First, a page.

After Ron's wife received her IR-1 / CR-1 Visa, they certainly could spend most of their time living in the Philippines. In that case, it seems to me that they would need to return to the U.S. for short periods of time only on three consecutive years...until his wife became a U.S. citizen. After three years, once she became a naturalized citizen, then it would be a whole new ball game...

I believe he can apply directly with the embassy in Manila if he is currently residing there. However, the intent of the visa is that he moves back to the US with his wife. He will have to provide an address where he will be living as well as a means of support like a job or other income.

 

Correct me if I am wrong but the spouse visa is an entrant visa. No green card issued until she enters the US.

 

The idea of citizenship of course is that her allegiance and domicile will be with the US. It has been mentioned in other forums that any excessive time spent outside of the states prior to her citizenship interview may be docked against her and increase her wait time- even though she is within the legal guidelines. The N-400 clearly asks for this info.

 

I don't see any way around this one- immigration surely knows the purpose of gaining citizenship in a case like this.

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Thank you everybody for all the info you have provided.

 

In our case, we don't mind going to the US at all for a period of time. I just didn't want to have to stay there a full 3 years + it would take my wife to get US citizenship.

 

Correct me if I am wrong, but here looks to be the best scenerio:

 

1. Since we have been married 2 years and since I will be getting the 13a Permanent Residence visa soon, I can file for the IR-1 Immigrant visa with Direct Consular Filing (DCF) for my wife right here in the Philippines .... I am required to show permanent residency (13a) here in the PI to use the DCF option.

 

2. When she is approved for the IR-1, we both go to the US. Since I sold my house in the US, I guess I can use my daughters address in the US as a domocile.

 

3. I won't need to work in the US since I am recieving 2 pensions .... both a US Military retirement and a US Federal Civil Service retirement pension (retired pilot).

 

4. I understand that my wife will be able to get her 10 year "Green Card" without the 2 year Conditional Residence restriction (since we have been married more than 2 years) after her arrival in the US using the IR-1 visa. How long it actually takes to get this Green Card is unknown by me. I believe once she gets this Green Card, she can actually travel out of the US as long as it's for no more than 1 year at a time, however, I have heard that trips should be limited to 6 months or less.

 

5. I understand that after having her Green Card for 3 years , she then can apply for US citizenship and a US passport.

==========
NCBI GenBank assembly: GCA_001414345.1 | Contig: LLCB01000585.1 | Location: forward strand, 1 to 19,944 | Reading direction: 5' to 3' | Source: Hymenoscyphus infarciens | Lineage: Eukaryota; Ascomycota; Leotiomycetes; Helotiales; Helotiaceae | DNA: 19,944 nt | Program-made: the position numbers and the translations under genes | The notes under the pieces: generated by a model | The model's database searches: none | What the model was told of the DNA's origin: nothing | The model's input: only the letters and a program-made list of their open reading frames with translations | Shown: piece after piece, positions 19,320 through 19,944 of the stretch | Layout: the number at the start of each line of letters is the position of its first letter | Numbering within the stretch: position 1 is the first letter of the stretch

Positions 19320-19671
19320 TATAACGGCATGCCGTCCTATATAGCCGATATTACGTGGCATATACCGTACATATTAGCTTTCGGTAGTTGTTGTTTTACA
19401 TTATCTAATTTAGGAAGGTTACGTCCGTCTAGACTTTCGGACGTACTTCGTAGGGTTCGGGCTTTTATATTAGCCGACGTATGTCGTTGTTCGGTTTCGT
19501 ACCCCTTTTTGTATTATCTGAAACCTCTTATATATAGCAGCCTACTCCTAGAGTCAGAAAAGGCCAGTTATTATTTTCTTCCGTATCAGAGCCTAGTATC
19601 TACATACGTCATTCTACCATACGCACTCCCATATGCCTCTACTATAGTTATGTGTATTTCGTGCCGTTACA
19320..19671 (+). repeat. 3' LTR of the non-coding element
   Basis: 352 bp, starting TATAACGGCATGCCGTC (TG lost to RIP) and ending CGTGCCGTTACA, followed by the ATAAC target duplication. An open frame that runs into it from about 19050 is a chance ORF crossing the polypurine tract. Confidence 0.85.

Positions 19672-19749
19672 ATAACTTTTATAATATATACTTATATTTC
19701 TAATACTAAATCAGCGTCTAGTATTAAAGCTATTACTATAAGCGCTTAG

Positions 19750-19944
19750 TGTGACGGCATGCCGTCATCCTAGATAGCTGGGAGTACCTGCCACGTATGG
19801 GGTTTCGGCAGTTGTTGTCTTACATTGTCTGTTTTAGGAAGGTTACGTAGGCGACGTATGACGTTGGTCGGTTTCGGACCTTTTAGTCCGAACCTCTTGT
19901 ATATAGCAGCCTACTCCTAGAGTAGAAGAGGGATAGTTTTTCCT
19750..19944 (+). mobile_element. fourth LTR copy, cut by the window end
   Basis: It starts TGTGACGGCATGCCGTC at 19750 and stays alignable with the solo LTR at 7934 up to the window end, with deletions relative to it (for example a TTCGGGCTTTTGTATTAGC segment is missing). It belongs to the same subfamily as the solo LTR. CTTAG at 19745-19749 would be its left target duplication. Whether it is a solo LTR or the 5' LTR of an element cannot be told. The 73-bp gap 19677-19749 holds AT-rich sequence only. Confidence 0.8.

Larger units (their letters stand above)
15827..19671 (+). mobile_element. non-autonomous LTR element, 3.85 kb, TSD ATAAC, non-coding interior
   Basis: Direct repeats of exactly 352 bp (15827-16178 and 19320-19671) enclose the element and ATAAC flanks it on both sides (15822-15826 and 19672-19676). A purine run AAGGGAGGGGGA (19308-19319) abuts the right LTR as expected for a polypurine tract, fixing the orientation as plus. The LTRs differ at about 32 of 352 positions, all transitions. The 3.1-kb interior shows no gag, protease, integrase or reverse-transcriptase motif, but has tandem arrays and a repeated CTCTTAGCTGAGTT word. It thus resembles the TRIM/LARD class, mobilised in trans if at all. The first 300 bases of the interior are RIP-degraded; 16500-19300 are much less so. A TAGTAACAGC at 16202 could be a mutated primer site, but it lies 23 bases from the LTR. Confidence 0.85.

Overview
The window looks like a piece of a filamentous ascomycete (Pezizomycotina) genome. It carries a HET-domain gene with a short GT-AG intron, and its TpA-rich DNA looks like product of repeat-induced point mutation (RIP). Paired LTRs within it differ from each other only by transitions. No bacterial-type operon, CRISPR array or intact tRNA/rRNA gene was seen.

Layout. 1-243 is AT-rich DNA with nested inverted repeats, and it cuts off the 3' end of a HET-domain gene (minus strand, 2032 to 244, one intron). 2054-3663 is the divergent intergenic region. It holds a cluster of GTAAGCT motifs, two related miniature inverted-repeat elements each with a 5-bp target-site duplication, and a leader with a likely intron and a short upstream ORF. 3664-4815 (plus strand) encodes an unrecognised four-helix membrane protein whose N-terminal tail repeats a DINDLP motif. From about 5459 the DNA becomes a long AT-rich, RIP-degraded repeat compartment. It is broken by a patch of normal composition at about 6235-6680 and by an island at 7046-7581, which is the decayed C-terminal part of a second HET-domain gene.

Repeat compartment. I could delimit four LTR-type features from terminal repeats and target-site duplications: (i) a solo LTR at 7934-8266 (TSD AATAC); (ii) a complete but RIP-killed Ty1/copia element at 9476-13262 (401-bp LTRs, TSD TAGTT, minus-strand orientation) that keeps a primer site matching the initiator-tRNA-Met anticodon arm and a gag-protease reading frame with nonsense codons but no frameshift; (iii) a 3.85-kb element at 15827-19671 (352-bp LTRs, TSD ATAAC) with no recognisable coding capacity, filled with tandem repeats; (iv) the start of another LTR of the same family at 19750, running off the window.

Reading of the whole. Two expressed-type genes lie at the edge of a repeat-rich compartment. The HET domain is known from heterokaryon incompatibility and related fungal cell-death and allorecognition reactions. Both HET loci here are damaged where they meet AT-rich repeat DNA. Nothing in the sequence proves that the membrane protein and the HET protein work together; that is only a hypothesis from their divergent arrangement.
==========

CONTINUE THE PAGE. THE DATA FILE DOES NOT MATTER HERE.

If what I stated above is correct, at least we can travel to and from the US and Philippines once she gets her Green Card in hand.

 

BTW ... My wife already has a TIN (Tax ID Number) from the IRS and we filled a "Joint" 1040 tax return for tax year 2008 and will continue to do so.

Edited by Turbota
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Thank you everybody for all the info you have provided.

 

In our case, we don't mind going to the US at all for a period of time. I just didn't want to have to stay there a full 3 years + it would take my wife to get US citizenship.

 

Correct me if I am wrong, but here looks to be the best scenerio:

 

1. Since we have been married 2 years and since I will be getting the 13a Permanent Residence visa soon, I can file for the IR-1 Immigrant visa with Direct Consular Filing (DCF) for my wife right here in the Philippines .... I am required to show permanent residency (13a) here in the PI to use the DCF option.

 

I don't know the rules regarding this potential option, but it sounds good, and I hope you can make it work for you. If you're not sure about the legalities, you can always check with visajourney.com, or the USCIS web site, or a good immigration attorney.

 

2. When she is approved for the IR-1, we both go to the US. Since I sold my house in the US, I guess I can use my daughters address in the US as a domocile.

 

This is what I was thinking too..."borrowing" a permanent address from a friend or a relative in the U.S.

 

3. I won't need to work in the US since I am recieving 2 pensions .... both a US Military retirement and a US Federal Civil Service retirement pension (retired pilot).

 

If the IR-1 Visa is anything like the K-1 Visa, or like the K-3 Visa, there will be an minimum income requirement. For you and your wife (no children), I would think that the requirement would be in the ballpark of $19,000. / year (gross income). Also, you might be able to count assets toward the income requirement. The USCIS uses some kind of ratio for this, such as four to one...for every four dollars of assets you own, they will add one dollar to your income.